September 24, 2021
From Activist Journeys
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Here’s the full debate:

And here’s a condensed text version of the discussion below:

Table of Contents

  • Debate Proposition
  • My Opening Statement
  • My Main Arguments
  • My Opening Summary
  • Choice of terms
  • What Is the Effectiveness of Advocatng Animal Rights At Food Not Bombs Stalls
  • Treating animals as a commodity
  • Cannibalism comparison
  • Do animals worry about events past their death?
  • More ethical uses for the rescued animal material
  • Slippery Slope
  • Devaluing the homeless by offering them less valuable options
  • Grey areas and not coming off as dogmatic
  • Appendix – Formal Arguments
  • References

Debate Proposition

Stone: We have Ishkah and Trashcarcass here for this debate. Ishkah is going to be taking the view that “using rescued animal products at food not bomb stalls has been a positive form of advocacy towards the goal of attempting to end all unjustified captivity” and Trashcarcass is going to be taking the opposition.

My Opening Statement

Theo: So the main thing I’m gonna be arguing is that when discussing ethical grey areas to veganism I think it’s important not to look like dogmatists, so I’m going to try and ground the discussion around using rescued animal material in the real world of food not bomb stalls.

And, we might descend into an abolitionist vs. welfarist debate, where I defend harm reduction, but I’m also going to argue that abolition can coincide with welfare reform, such that food not bomb stalls should be viewed as the revolutionary vanguard of the abolitionist movement for creating radical grassroots communities that are principled, serve the needs of people worst off and so, can rival carnist culture.

Finally, it’s going to be a niche philosophy debate, but hopefully it will give people the tools to defend rescuing animal material and so, to stay open to lots of strategies for bringing about a vegan world.

My Main Arguments

Theo: Firstly it can be great animal rights advocacy in rare circumstances like so; by setting up a Food not Bombs stall in the town centre and putting up a vegan sign in front of a big pan of vegan stew and a freegan sign infront of rescued bread. The vegan sign can provoke lots of interesting conversations about the ethics of breeding and killing animals. While the freegan sign can get people talking about a further layer of if it is true that harming animals for their meat, milk and eggs was necessary to feed the population, how come so very much meat, milk and eggs ended up rotting in supermarket skips instead? Which can provoke further conversation about the evils of producing such an energy intensive product like meat to just become food waste, while people are starving around the world.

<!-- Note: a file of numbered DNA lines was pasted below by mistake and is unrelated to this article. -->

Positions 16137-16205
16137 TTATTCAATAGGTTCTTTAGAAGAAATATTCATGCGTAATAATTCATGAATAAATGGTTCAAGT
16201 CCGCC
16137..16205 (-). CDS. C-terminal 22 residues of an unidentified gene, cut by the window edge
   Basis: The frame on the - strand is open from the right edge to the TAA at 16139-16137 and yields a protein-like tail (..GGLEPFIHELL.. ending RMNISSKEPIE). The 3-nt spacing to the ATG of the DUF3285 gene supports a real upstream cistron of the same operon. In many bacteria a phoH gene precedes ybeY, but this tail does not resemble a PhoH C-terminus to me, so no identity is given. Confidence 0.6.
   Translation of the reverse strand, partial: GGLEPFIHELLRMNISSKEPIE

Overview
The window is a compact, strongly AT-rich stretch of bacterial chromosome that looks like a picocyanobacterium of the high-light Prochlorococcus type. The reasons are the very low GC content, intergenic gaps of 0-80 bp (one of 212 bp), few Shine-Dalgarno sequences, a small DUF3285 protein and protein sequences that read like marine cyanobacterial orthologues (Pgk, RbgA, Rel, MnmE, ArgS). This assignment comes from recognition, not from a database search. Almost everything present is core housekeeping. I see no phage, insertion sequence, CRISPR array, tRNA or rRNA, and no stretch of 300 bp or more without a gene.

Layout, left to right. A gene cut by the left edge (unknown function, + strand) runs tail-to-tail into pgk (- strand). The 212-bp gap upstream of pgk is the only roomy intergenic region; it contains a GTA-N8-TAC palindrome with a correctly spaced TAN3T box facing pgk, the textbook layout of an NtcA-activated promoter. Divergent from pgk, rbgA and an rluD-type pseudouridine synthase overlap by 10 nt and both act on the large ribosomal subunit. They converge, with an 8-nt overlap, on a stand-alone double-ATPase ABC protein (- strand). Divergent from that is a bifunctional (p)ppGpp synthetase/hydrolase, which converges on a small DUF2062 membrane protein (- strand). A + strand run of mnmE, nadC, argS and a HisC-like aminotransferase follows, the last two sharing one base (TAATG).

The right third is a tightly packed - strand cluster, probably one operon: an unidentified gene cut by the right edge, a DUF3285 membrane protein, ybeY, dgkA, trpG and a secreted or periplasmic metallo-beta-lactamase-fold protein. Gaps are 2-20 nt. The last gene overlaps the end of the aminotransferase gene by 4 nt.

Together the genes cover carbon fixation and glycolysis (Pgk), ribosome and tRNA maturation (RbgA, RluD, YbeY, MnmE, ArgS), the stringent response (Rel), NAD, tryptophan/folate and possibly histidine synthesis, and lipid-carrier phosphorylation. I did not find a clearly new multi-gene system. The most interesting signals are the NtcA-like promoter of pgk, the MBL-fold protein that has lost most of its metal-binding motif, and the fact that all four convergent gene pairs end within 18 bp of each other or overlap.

Secondly non-human animals we farm don’t experience a worse quality of life worrying about whether they’re going to be eaten by other humans after they’re dead, humans do as a species norm.

Thirdly there exists healthy human cultures in which humans being eaten by non-human animals after they’re dead is seen as a positive, for example in Tibet, having your energy transferred into that of a bird is seen as a beautiful thing or green burials where your body can more easily become nutrients for both animals and plants. So then, healthy human cultures in which non-human animals are eaten by humans is also likely possible.

And finally, even if it’ll be a better world when everyone is vegan and we’re all disgusted by animals products (in the same way as if no one ever felt pressured by sexist beauty standards to shave their legs again), that doesn’t mean that it’s not morally permissible to consume some of those animal products at the moment i.e. it’s not comparable to cannibalism where you’re causing worse quality of life in other humans by normalizing it or normalizing the standard that women should have their genitals mutilated as neither the choice to shave your legs or eat thrown out animal products necessitates violating anyone’s rights or causing harm to anyone.

My Opening Summary

Theo: So, to go back to the food not bombs stall example that we’re debating. Here’s a bunch of topics that come up on on a lot of food not bombs stalls which make it a positive form of animal rights advocacy:

We cooked vegan soup, so no profits needed to go to an industry which breeds and kills animals.

Here’s some freegan bread with milk powder in it which was rescued, so no harm to animals and it’s carbon negative.

Isn’t it amazing they kept those cows captive and milked them only for it to go in the trash. So that’s one sign farming animals isn’t necessary to feed the population, if so very much meat, milk and eggs end up rotting in supermarket skips instead.

Isn’t it sad that politicians subsidize such an energy intensive product like meat to just become food waste, while people are starving around the world.

Choice of terms

Stacy: So, firstly I have a problem with the term freegan and that would be because it so closely relates itself to the word vegan and I don’t think they have anything to do with each other. There’s other words for example like frugivore, why does it have to be freegan? Because if you say that to somebody it sounds like it’s similar to veganism in that if it’s free, it’s okay, and still vegan. And I would say in most situations it wouldn’t be. Veganism is a moral philosophy.

Theo: I actually think it’s really positive to promote freeganism as a term for helping explain veganism because if we go by the colloquial definition of veganism meaning ‘an animal products boycott’, it does include freeganism. And it gets back to the historically accurate reason for why the vegan society came about. It would also have broader appeal for other liberation causes like anti-racism and anti-sexism to see it as a strategy of action which is useful for their struggles also.